5. You’ve had a previous suicide attempt
Research shows that having a previous suicide attempt is one of the biggest risk factors for suicide in the future. This is particularly true when somebody does not receive the proper care after the initial suicide attempt. Without treatment, the symptoms can come back stronger.
Warning Signs of Suicide to Watch Out For
As with suicide risk factors, the warning signs aren’t always obvious. For example, somebody might appear happy on the outside, as though nothing is wrong. They might be able to work, socialize, and create healthy relationships. But in reality, they are fighting an invisible battle on the inside.
Some of the most alarming signs to look out for include:
- Feelings of hopelessness
- Not making future plans
- Thinking people would be better off without you
- Thinking often about suicide
- Planning suicide
What to Do if You Are at Risk for Suicide
If you have experienced any of these warning signs as well as the risk factors described above, it’s important to seek mental health help right away. Though it might not feel like it, there is hope for the future. Getting the right kind of treatment can save your life.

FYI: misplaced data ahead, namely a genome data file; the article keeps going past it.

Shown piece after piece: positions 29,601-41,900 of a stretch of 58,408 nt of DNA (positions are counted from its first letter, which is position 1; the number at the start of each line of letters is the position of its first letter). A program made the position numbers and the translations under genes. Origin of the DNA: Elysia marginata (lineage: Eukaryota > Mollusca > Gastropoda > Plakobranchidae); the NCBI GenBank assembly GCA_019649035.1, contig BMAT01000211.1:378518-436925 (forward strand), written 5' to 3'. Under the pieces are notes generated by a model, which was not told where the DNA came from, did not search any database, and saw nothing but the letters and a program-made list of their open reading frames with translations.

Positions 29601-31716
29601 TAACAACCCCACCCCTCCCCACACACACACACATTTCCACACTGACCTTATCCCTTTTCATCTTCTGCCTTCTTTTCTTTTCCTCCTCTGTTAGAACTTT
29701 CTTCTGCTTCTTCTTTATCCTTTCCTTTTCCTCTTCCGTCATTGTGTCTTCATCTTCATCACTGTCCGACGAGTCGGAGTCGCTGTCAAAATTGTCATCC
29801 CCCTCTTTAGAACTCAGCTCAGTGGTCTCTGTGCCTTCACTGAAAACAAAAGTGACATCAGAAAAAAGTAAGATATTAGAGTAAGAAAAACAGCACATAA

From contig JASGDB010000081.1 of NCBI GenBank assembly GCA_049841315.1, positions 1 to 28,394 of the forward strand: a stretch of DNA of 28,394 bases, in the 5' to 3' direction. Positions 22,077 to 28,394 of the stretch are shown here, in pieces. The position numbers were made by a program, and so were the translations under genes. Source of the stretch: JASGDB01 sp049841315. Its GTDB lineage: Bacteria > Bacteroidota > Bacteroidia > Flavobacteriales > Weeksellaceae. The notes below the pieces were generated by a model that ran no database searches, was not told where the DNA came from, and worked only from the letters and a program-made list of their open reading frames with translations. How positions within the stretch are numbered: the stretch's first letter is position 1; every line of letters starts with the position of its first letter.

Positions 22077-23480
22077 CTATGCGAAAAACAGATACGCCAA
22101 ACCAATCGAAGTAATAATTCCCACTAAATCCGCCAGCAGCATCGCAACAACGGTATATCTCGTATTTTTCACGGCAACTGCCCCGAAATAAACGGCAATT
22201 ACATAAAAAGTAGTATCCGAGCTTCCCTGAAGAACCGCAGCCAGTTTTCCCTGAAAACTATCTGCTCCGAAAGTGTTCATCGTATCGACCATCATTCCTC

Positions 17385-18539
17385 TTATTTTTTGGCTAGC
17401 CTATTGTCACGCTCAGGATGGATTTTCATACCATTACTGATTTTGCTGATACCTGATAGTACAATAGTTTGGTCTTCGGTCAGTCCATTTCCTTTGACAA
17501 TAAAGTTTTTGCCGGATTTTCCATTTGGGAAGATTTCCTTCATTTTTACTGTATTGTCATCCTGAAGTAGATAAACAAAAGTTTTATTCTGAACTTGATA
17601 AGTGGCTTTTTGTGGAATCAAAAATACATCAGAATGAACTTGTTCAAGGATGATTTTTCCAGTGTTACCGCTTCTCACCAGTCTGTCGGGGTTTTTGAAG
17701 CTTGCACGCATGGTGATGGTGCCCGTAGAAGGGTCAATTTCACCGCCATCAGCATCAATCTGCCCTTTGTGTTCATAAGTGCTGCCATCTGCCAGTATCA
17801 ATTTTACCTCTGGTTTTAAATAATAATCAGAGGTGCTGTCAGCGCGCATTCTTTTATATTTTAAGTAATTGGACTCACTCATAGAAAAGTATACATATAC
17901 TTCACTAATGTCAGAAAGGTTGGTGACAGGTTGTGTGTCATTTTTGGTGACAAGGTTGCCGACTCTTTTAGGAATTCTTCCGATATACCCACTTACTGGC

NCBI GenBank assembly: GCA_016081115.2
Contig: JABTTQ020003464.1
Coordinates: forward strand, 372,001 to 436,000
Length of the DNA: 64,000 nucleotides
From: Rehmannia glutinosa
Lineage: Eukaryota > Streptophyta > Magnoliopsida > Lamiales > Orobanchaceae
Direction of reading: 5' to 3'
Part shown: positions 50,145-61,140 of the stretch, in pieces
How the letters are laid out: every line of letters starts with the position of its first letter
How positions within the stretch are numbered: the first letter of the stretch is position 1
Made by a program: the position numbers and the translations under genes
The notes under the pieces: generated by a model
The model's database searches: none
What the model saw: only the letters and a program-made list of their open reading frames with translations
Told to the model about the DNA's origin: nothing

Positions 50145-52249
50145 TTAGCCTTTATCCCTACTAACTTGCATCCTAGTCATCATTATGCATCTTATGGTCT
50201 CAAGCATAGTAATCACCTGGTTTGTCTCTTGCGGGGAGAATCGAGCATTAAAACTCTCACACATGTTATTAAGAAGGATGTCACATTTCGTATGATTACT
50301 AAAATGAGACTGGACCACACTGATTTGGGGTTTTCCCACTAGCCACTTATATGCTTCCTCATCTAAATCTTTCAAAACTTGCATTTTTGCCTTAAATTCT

At Georgetown Behavioral Hospital, we aim to provide immediate and effective help to people who are at risk for suicide. You will have access to many different services that can help you to feel happier and more hopeful, including:
- Cognitive behavioral therapy (CBT)
- Dialectical behavioral therapy (DBT)
- Trauma therapy
- Group therapy
- Family counseling
- Medication evaluation and management
Most importantly, you will be in a safe, comfortable environment while you work toward recovery. Struggling with suicidal ideations and behaviors can feel incredibly isolating, but here, you aren’t alone and you aren’t without hope.
For more information on suicide risk factors as well as what you can do to protect yourself from these dangers, give the staff at Georgetown Behavioral a call at 937-483-4930. You also have the option to complete a confidential contact form with your questions. No matter how you choose to reach out, know that help is here.